Updated on September 4, 2016
Updated on September 4, 2016
I always feel like I need to write posts that incorporate broad themes, pulling from experiences across multiple countries and the overall experience of being a nomad, etc. I don’t know why I have that mode of thinking, but I’m trying to break that habit and remember that readers may be interested in the isolated destinations themselves.
For instance, I find myself thinking about Egypt a lot. It’s odd, because so much of my time there, I felt like I wasn’t seeing anything. But in hindsight…well…let me explain.
As I’ve discussed before, resorts are not my favorite kind of travel at all. And resorts are the reason why I say that I “felt like I wasn’t seeing anything.” Because…I wasn’t.
As nomads, we have to have phases where we’re not being tourists every day. We have to have stretches of time where we can focus on work. During such times, we try to minimize how often we’ll need to switch hotels. For these reasons, our first few weeks in Egypt, spent almost entirely in Hilton resorts, was functional instead of fun.
But even if we wouldn’t have been working that whole time, I am hard pressed to imagine how we would have filled ten days at remote resorts. Even if we would have done the snorkeling day-trips and stuff, after a few days, how can there be anything left to do on a resort? Do you just alternate between the beach and the pool two times a day for ten days, throwing in a pricey and generic excursion one of those days?
I don’t know. I don’t know how to “resort.”
But the one resort that I would possibly recommend if someone wanted to tack a resort weekend onto the end of an Egypt trip is the Hilton Marsa Alam Nubian Resort, which you can read about in Drew’s review of our Egypt hotels. Why? Because the snorkeling is fairly good there, and during the right season, you can apparently go see manatees.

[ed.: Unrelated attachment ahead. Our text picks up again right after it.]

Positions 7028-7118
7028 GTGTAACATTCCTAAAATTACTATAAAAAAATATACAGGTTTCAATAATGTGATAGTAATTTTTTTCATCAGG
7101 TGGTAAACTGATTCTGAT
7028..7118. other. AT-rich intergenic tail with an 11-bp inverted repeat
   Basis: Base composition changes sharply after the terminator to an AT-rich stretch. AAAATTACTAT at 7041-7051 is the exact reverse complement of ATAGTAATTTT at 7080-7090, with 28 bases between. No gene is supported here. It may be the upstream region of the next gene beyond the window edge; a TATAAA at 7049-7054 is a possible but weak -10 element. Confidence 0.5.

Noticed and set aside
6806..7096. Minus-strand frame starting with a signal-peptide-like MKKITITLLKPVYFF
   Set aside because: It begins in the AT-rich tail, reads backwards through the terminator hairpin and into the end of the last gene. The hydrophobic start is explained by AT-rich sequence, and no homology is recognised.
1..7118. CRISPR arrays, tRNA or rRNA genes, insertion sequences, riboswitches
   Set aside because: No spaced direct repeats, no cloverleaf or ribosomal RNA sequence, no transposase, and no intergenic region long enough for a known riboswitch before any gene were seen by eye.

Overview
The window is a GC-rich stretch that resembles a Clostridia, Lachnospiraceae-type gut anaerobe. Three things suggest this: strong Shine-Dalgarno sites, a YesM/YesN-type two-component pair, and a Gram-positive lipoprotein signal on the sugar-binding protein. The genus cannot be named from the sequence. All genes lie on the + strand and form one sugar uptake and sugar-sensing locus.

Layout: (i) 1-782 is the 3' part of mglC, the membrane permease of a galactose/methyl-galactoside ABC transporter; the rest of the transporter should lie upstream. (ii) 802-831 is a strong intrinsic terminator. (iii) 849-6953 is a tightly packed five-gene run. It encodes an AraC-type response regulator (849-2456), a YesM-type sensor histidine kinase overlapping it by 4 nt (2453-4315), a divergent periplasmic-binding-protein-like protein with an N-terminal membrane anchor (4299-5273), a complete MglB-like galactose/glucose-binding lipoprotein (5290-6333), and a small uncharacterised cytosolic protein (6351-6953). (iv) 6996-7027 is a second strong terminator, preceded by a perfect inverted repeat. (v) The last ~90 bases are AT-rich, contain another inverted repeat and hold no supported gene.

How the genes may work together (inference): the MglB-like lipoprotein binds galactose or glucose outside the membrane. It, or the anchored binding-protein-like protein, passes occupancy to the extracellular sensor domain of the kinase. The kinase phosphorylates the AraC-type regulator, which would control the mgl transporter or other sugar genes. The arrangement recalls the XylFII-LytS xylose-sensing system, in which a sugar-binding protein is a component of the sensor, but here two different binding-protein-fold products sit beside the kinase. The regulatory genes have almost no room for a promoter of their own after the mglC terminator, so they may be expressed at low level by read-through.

Luxor was a breath of fresh air for me. Not literally, as Luxor kicks up the all-too familiar dust and commotion of the city. But in the sense that I was so ready to get a taste of the real flavor of Egypt. I was ready to stand at the feet of ancient ruins I’d learned about since childhood and interact with the Egyptian world.
Luxor was amazing and I loved it. The food was delicious, and our walk to our favorite pita stand took us right past the solemn, downtown ruins of the Luxor Palace. (The Shakshuka pita was my favorite.)
My strong impression is that Luxor, (like much of Egypt) is starving for tourists. Tourism has been a part of Egypt for a very long time, after all. And it’s impossible to walk more than 5 feet out of your hotel without recognizing the desperation. Seriously. Count how many steps you take outside your hotel door before someone offers you an extremely cheap tour.
In our case, it was helpful. Because we hadn’t realized that traveling from Marsa Alam to Luxor by taxi requires the driver to carry special paperwork to prove the passengers are not kidnapped (not even joking), so our trip to Luxor was delayed and cut short to just two days. Even the two sites we wanted to see would take up a lot of time, so we knew we had no time to waste.
Not ten steps outside of our hotel room, we found a desperate boatman with an incredibly cheap price for taking us across the river and to the Valley of the Kings in the last two hours before closing.
Now…the desperation is maybe good for getting a cheap price, but it comes with all the predictable fall-backs as well. For instance, on our way back to the hotel from the Valley of the Kings, our taxi ride included an unwanted “free stop” at a soap-stone “market”.
And worse, every security guard has opted to promote himself to freelance tour guide for anyone naive enough to enter without one. That’s us. We almost never hire tour guides, and tend to prefer exploring sites on our own. We quickly found out that was not going to be an option…